Gwen van Eijk

Last Thursday, Rotterdam’s city council voted on its Housing Vision, which includes a plan to replace 20,000 affordable homes with 36,000 properties for middle- and upper-income households. The vote is the latest step in the city’s focus on ‘improving’ neighbourhoods, by combining gentrification with rules preventing some low-income households from moving into poorer neighbourhoods.

In response to the Housing Vision, a grassroots movement organized a petition last year, calling for a referendum, which was held on 30 November. While 72% voted against Rotterdam’s housing plan, only 17% of the electorate voted, well below the required 30%.

Together with urban geographer Brian Doucet (EUC) and urban sociologist Marguerite van den Berg (UvA), I wrote about the lessons that can be learned from Rotterdam’s anti-gentrification movement. Read the article that appeared in The Guardian last week here:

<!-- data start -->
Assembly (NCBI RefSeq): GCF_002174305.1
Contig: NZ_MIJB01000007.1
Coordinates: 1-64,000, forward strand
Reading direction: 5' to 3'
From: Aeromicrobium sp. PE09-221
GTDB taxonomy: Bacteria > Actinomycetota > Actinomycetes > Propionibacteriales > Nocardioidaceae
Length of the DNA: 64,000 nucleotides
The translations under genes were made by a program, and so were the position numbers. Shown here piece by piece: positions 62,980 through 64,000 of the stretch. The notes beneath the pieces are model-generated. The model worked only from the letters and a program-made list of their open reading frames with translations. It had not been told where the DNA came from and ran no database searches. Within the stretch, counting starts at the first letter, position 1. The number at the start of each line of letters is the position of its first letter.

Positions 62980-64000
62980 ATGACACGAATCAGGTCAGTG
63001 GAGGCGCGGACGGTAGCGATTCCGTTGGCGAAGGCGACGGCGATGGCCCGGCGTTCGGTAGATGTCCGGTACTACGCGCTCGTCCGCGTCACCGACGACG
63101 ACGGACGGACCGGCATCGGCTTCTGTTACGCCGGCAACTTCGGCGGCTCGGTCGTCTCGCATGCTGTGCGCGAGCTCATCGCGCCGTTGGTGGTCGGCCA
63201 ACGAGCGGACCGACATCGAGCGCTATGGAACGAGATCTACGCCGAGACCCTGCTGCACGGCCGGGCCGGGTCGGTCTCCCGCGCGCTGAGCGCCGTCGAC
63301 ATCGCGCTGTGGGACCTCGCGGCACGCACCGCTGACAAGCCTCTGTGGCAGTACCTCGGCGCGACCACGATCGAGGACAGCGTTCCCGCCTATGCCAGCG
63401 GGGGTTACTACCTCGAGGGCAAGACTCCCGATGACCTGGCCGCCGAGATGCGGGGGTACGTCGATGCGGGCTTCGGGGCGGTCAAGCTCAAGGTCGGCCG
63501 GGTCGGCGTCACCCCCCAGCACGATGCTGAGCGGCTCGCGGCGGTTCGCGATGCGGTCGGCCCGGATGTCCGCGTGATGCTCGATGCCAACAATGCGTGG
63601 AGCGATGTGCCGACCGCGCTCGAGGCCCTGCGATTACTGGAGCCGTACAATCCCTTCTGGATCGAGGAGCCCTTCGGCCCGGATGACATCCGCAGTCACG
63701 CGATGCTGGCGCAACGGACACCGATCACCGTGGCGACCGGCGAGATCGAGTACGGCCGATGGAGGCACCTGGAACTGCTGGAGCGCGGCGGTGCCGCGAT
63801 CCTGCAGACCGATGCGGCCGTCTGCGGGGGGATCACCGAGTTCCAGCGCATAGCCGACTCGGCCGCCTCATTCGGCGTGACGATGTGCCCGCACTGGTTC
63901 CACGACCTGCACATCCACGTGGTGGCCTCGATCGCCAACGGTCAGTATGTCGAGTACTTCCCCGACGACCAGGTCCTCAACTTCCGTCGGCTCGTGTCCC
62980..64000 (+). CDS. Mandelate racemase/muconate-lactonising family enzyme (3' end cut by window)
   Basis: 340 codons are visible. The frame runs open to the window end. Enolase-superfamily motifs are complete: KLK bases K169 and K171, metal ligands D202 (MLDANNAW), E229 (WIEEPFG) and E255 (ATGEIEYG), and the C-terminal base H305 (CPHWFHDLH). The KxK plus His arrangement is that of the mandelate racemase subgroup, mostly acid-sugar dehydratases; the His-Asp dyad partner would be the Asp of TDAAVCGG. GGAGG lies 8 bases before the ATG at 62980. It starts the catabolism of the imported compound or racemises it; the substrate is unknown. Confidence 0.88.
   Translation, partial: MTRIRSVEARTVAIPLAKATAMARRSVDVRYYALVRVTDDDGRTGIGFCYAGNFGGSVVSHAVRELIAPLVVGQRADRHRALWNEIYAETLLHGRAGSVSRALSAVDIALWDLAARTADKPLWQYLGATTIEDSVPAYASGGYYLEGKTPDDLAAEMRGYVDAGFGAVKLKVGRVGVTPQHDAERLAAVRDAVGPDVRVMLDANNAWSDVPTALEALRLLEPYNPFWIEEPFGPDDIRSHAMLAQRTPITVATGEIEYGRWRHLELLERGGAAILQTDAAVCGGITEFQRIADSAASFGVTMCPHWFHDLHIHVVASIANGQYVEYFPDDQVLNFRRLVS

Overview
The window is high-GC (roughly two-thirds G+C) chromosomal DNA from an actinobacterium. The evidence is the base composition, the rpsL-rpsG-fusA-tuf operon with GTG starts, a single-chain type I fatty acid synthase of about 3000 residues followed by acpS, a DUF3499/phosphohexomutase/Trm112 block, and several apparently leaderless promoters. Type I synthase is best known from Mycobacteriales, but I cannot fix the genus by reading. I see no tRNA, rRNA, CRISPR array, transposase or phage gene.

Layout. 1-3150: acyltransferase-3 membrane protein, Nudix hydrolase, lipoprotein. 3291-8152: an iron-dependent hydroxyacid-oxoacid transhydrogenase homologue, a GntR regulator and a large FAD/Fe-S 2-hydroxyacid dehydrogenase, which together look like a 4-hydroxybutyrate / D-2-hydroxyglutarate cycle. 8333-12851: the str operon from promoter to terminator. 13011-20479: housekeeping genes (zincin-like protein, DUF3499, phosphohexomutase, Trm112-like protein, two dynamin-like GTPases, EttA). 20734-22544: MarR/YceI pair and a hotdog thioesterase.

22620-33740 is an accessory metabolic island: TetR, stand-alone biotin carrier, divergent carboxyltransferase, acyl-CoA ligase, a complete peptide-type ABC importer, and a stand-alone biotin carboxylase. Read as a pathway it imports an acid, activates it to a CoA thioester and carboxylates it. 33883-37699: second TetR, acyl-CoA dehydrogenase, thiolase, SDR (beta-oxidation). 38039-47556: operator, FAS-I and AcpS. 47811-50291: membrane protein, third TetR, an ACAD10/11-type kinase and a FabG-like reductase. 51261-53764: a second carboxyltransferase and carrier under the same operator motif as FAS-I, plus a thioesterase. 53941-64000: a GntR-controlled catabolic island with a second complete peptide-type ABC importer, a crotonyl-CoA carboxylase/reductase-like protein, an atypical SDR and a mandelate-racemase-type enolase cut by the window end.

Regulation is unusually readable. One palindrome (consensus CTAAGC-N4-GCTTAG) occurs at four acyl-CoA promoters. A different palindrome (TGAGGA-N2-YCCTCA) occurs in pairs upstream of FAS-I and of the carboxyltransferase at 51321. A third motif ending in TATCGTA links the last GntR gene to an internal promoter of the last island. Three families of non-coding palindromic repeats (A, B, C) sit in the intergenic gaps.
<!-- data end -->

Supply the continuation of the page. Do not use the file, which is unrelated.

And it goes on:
Rotterdam anti-gentrification housing referendum

From 14 – 16 May 2023, some of our criminology students and colleagues attended the Common Study Programme in Critical Criminology hosted at the University of Hamburg (Germany). The Common Study Sessions are organised twice a year by variating participating universities and are an opportunity for […]
As part of the criminology master program, students write a blog post on central themes of the course 'Urban Issues, Culture and Crime'. The best posts are selected for our blog. This post is by Julie le Sage who discusses the consequences of modern urbanism for Rotterdam's urban skaters.
Since 2019, Lebanon's financial crisis is taking the headlines of major newspapers. In this blog post, PhD candidate Cybele Atme outlines, in line with many historical analysis, how Lebanon's contemporary financial system has been shaped by colonialism and foreign interests.